Friday, October 12, 2012
Salutations and general good manners
The concept of saying “hello”, “good morning” or anything else to someone that you do not know is almost redundant in the UK. In fact (and it pains me more than you can imagine to admit this) the only group of people who still seem to adopt these values in Britain are the Asians (not oriental) and primarily those of the Islamic faith!
For me this indicates how far British manners have fallen and how a nation, once renowned for its courtesy and good manners the world over, could actually learn something from a culture that I personally detest and loathe. Very sad, but also very true.
In Spain however, good manners are generally alive and well and in Galicia they certainly prosper.
Not surprisingly, those who initiate salutations tend to be the older adults (i.e. over 30), but this has more to do with an acknowledgement and respect based on age than any lack of intention to do so by those in their teens. Equally, initiating a conversation with anyone of any age is also likely to be greeted with interest and enthusiasm rather than the distain that greets most things in England. The Spanish and the Galicians are talkers and they do so actively.
Handshaking and of course kisses on both cheeks for the ladies, are also a part of any greeting with friends, or people to whom you are introduced. As an Anglo Saxon, I still find the latter slightly uncomfortable, but it is of course eased if the lady in question is young and attractive! Regrettably this tends not to be the case!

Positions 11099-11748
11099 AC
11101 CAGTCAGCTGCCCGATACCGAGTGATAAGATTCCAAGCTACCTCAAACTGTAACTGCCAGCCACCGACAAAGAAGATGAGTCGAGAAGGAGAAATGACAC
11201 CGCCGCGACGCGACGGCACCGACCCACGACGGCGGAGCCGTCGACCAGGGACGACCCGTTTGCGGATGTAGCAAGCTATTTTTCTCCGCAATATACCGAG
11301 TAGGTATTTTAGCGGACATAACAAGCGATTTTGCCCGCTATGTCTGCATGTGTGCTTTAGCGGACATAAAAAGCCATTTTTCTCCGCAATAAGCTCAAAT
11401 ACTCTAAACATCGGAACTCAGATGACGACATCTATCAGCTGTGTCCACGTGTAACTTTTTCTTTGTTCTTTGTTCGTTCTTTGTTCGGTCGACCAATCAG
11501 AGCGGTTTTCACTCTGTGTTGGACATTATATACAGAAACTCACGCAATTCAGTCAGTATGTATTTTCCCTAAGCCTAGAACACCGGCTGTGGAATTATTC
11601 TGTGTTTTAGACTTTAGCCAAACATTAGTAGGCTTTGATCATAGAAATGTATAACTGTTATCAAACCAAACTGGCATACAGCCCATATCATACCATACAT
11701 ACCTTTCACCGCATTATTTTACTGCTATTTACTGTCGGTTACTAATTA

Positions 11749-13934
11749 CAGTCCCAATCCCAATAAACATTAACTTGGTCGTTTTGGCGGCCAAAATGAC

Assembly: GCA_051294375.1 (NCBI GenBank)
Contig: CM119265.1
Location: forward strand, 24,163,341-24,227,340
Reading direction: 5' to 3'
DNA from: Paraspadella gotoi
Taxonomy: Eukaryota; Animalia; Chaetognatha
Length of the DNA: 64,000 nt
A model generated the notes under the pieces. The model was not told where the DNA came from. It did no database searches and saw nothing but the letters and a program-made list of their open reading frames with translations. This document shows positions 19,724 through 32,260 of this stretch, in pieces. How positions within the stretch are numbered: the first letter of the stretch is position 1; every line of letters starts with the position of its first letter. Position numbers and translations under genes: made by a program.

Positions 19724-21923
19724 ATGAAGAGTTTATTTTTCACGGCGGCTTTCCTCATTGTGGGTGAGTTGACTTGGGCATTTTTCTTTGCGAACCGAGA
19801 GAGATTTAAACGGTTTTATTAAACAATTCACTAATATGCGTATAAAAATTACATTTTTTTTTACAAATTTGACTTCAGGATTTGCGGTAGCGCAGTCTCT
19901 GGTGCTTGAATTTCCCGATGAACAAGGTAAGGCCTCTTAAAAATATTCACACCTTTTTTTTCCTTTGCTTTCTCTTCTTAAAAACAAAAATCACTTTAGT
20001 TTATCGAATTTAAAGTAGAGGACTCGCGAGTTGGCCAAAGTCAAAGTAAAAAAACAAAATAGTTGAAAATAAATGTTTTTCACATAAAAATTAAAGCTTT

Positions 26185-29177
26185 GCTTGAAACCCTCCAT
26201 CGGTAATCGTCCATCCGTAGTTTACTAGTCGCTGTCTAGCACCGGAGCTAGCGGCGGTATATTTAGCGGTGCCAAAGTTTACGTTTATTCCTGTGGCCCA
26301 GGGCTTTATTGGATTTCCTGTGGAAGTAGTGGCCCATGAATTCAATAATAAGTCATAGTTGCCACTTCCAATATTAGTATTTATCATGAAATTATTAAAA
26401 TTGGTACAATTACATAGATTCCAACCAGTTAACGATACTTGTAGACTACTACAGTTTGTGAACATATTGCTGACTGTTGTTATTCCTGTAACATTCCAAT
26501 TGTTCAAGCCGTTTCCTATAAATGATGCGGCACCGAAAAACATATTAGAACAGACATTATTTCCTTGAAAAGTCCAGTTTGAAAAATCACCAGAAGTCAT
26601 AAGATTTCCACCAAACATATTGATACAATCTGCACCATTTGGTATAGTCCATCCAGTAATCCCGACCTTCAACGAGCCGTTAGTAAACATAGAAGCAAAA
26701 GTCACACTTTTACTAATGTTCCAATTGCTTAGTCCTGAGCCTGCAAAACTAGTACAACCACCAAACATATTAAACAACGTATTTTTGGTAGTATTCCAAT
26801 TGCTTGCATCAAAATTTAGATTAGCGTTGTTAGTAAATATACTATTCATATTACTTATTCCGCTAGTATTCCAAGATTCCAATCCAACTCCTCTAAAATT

What all of these traditional greetings show is that acknowledging others is a big part of the Galician way of life. These greeting are as common between those in their teens as they are between those of advanced years, so good manners is not confined to a single age group.
It seems to me that in the UK we spend time ignoring people and even go to great lengths to do so. In other parts of the world however, the opposite is true and people actively look for the chance to say “hello” and start a conversation.
Interesting too that whilst owned by a massive proportion of the Galician population, mobile phones are rarely seen being used in public. Hopefully the superseding of conversation by texting is still some way off.